Phatic and anti-inductive environments
Scott Alexander has an excellent article on phatic vs. anti-inductive environments. He contrasts content-free communication (phatic, “talk-for-talk’s sake”) used for social signalling  with anti-inductive communication – coming up with unusual insights, that have not yet demoted to clichés by overuse .
Epistemology and anti-inductivity
The archetypal example of an anti-inductive system is the stock market (especially under the strong version of efficient market hypothesis).
Let’s say two stock prices are historically anticorrelated – the variance in their returns moves in opposite directions. As soon as everyone believes this, hedge-fund managers will leverage up and buy both stocks. Everyone will do this, meaning that both stocks will rise. As the stocks rise, their returns get more expensive. The hedge-fund managers book profits, though, because their stocks are rising. Eventually the stock prices rise to the point they can go down. Once they do, hedge-fund managers who got in late will have to liquidate some of their assets to cover margin calls. This means that both stock prices will go down – at the same time, even though they were originally anticorrelated. Other hedge funds may lose money on the same two stocks and also sell or liquidate, driving the price down further, etcetera. The correlative structure behaves anti-inductively, because other people can observe it too.
– Eliezer Yudkovsky, Markets are Anti-Inductive
Anti-inductive environments are fascinating, because it is here that the bread-and-butter of “standard epistemology” – inductive reasoning – breaks down. I put quotes around “standard epistemology” because obviously this is exactly what hard-line Popperianism warns against (currently its most vocal proponent being Nicolas Nassim Taleb of the Black Swan fame).
Nonetheless, we do use induction all the time, trading off robustness of predictions for efficiency. It is indeed a great tool – assuming you are in an inductive environment (so definitely not in stock markets). Induction also works better, if you are close to the right solution (a local optimum in the solution space) – say ordinary, regular day-to-day problems. It does not work well with not well mapped solution spaces – say the cutting edge of science. That’s why we should rely there on falsification rather than induction.
The second key point is that anti-induction drains out any information value, the more it is acted on or decreases the utility of a given resource the more it is utilized.
Besides stock market, Scott mentions job interviewing as anti-inductive. Can we come up with other examples?
restaurant and VACATION Recommendations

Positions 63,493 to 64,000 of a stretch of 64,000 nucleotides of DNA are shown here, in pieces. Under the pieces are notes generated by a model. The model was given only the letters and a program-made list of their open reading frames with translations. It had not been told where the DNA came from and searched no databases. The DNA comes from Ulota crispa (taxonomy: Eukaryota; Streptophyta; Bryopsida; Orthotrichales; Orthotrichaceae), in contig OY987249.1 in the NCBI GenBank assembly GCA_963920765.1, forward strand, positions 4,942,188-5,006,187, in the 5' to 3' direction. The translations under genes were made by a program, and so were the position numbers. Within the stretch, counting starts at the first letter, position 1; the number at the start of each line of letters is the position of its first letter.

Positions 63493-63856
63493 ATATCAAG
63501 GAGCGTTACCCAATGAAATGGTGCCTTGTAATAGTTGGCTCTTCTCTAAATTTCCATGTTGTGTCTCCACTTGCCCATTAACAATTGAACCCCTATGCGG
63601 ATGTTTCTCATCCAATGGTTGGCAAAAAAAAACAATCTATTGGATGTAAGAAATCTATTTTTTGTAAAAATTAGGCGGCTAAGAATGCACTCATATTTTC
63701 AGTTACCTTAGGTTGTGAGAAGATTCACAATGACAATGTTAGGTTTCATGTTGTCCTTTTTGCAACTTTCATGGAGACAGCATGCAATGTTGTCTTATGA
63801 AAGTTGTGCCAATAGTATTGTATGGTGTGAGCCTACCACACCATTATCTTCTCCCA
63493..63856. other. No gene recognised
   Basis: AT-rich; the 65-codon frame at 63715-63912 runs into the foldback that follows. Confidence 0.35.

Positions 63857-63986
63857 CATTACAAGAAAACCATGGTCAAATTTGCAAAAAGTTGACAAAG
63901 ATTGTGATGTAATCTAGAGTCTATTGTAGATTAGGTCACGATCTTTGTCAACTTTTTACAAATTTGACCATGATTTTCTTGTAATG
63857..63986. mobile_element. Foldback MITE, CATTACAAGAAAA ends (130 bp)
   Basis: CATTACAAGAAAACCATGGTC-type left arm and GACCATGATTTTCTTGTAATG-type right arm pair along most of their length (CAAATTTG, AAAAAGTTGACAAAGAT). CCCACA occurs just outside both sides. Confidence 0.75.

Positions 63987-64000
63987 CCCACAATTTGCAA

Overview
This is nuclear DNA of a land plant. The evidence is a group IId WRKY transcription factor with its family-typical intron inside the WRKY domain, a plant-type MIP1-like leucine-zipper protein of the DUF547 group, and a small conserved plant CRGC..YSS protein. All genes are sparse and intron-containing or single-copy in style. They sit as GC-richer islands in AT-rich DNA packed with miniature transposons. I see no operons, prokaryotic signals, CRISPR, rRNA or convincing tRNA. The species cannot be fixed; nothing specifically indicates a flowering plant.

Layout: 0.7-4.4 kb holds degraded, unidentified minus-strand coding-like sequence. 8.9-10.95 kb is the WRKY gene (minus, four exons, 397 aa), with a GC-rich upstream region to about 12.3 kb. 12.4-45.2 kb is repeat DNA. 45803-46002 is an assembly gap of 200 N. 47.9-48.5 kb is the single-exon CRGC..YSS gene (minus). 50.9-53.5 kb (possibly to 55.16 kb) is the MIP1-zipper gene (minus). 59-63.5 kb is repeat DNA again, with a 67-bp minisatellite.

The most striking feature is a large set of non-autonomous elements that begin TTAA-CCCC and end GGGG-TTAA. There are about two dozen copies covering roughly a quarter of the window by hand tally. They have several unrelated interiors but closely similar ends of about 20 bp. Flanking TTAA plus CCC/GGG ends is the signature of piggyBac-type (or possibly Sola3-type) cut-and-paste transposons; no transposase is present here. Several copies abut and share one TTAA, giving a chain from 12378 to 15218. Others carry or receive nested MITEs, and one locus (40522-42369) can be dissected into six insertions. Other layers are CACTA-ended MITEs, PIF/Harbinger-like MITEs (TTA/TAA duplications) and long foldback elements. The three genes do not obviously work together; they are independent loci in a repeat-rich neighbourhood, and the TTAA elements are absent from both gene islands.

These are typical anti-inductive situations: say you find a perfect vacation spot. The more people know about it, the worse it gets due to overcrowding.
If the GPS recommends the same alternative route to avoid a traffic jam for everybody, it potentially creates a new traffic jam.
The hipster Dilemma
Hipsters have it though. Saying: “I liked X, before it was cool” (for X being an indie band, foreign movie, underground writer etc.) is needed to signal your superior aesthetic taste and intellect, but at the same time devalues the resource X, by making it less obscure.
“I don’t want to belong to any club that would accept me as one of its members.”
— Groucho Marx
You want to join social circles so that they increase your status. That means that your status has to be lower than the average of the social circle. If they accept you, the average status of the group decreases. And vice versa, a group wants new members with status higher than its average status, but why would he/her want to join?
Shared resources and tragedy of Commons
Many shared resources have anti-inductive features. The experience of a great movie can be ruined by an overcrowded cinema etc. This all is closely related to the tragedy of commons.
Solving anti-induction with Fermi-Dirac statistics
Interestingly, “crowd-aversion” behavior has a parallel in physics. Fermions are elementary particles with half-integer spins that follow the Fermi-Dirac statistics. Examples are quarks, leptons (e.g. electrons) and any composite particle from odd-number of fermions (e.g. protons and neutrons) .
Fermions obey Pauli’s exclusion principle: two identical fermions cannot occupy the same quantum state simultaneously. That’s why electrons don’t just bunch up on the lowest orbit in an atom and give rise to all kinds of interesting chemistry, such as you and me.
Recommendation engines can meet the required degrees of crowd-avoidance by incorporating a fermionic replusion term in their objective function. A vacation recommendation engine therefore will not recommend both you and me the top place (giving us both a miserable time), but splits us between the few top ranked locations maximizing our overall satisfaction.
So did we solve anti-induction? Not so fast grasshopper! Maybe there is a second order anti-inductivity? As the old zen master asks: if an algorithm finds a trend, is it still cool?
I will leave as an exercise to the reader to work out the principles of a fermionic-stock market (herd behaviour? No problem!) and a fermionic utilitarianism (repugnant conclusion? Not for us!).
 Key here is that this is not a judgment statement. Content-free signalling is in fact important in many circumstances, albeit makes nerd-y types like us uncomfortable.
 Being true to Robin Hanson, anti-inductive communication is not about insights, but it is too about signalling just as phatic communicaiton, except it signals high cognitive capability and creativity (and hence a good genetic fond) instead of social alignment.
 For completeness, the counterparts to fermions, the integer spin bosons, do not mind crowds and they too can serve as a metaphor (and maybe more) in socio-economic systems, such as modelling monopolies/winner-takes-all dynamics in social networks via a Bose-Einstein condensation.